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  18. #18
    Viva la Vida!
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    I'm 5'11" 200lbs so I like to think that I'm not really a Clyde but I'm still heavier than a lot of the guys I ride with.

    I felt for it and bought a KHS 6500 140mm/5" of travel after one ride I started bottoming out every time I switched bikes with my JET 9 RDO 120mm/4" of travel but it wasn't really a fair comparison so I tested lots of 650B's made of carbon next: Solo, Bronson, Carbine, Altitude, Mach 4, and as much as I liked them I personally wouldn't get anything with less than 160mm of travel if I was to get a 650B.
    Then I got in to the new breed of LT carbon 29ers with shorter chain stays and I fell in love, the shorter chain stays make them more playful, almost make you forget you are on a 29er and 140/160mm of travel on a 29er is hard to beat on most applications, other than DH/Gravity Shuttle rides the only advantage that I see at this point is if you have to get over steep and big rock walls where it's easier to accelerate and get momentum on a smaller wheel size if you are not carrying enough speed before hand.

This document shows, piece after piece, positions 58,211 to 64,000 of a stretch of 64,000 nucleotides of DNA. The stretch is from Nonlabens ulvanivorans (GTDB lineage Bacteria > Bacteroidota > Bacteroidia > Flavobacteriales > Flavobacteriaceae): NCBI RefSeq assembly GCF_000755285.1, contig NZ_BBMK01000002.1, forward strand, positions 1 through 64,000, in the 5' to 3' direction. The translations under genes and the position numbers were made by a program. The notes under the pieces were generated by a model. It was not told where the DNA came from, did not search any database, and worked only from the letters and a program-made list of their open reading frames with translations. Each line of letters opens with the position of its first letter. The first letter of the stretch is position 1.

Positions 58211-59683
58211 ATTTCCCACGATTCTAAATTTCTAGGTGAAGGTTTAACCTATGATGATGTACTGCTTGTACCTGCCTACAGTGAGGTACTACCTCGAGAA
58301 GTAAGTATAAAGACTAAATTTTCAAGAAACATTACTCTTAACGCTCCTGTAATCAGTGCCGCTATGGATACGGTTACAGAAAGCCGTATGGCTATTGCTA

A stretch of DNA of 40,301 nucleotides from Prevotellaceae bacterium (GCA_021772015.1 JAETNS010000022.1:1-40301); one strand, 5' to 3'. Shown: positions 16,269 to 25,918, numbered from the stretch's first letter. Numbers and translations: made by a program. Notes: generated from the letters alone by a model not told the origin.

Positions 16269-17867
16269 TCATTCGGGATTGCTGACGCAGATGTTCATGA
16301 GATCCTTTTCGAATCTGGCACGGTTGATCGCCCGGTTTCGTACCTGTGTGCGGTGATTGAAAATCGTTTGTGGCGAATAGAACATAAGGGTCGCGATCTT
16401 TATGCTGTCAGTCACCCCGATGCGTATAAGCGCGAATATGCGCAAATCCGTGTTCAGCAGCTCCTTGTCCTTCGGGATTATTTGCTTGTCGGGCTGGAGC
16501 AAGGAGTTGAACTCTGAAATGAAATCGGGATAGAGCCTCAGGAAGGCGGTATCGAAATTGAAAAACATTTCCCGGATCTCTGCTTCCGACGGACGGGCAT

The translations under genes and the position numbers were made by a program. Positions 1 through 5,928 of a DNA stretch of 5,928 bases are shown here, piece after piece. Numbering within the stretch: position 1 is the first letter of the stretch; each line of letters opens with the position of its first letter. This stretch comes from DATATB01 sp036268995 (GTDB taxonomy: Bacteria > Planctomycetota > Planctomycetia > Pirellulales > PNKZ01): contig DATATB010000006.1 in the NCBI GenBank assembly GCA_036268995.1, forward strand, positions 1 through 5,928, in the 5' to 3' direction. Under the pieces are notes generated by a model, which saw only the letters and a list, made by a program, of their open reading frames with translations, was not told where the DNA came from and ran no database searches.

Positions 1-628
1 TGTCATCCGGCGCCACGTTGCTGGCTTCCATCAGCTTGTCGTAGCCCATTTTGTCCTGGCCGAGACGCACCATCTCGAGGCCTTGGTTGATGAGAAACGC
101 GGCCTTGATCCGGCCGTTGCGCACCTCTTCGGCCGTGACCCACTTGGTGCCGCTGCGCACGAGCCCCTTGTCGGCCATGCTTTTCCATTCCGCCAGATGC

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  19. #19
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    Any Clydes gone from a 29er to a 27.5? What did you think?

    Thanks for all the input. Glad to hear from other Clydes, (esp those on an extra large frame or larger)- that the switch from 29 to 27.5 is working out. I definitely think the short cs, slack geo, and 6 inches of travel are key.
    What are the "new breed of LT carbon 29ers"? Spec enduro?
    If you're really honest about it, they're all "cheater lines".

  20. #20
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    Any Clydes gone from a 29er to a 27.5? What did you think?

    I haven't looked at this thread in a while. I demoed a v3 Nomad at Targhee this summer. I liked it on the machine built jump trails, but preferred my Prime on the more natural rough singletrack. Didn't feel much different than a 26" wheeled bike to me.
    "Back off, man. I'm a scientist." - Dr. Peter Venkman

    Riding in Helena? Everything you need to know, right here.

  21. #21
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    Any Clydes gone from a 29er to a 27.5? What did you think?

    Makes sense as there has to be some loss in the roll-over-anything smoothness that 29ers have on single track, especially the flatter and less technical areas. I ride a mixture of that with rocky, chunky, ledgey, and sudden descents into creek beds that then have equally sudden ascents. The flatter areas are often riddled with chunky rock gardens. I'm reading that it is the flatter, less chunky and straighter sections where the 29er outpaces a 27.5 and likely that difference is amplified by being a Clyde??
    If you're really honest about it, they're all "cheater lines".

  22. #22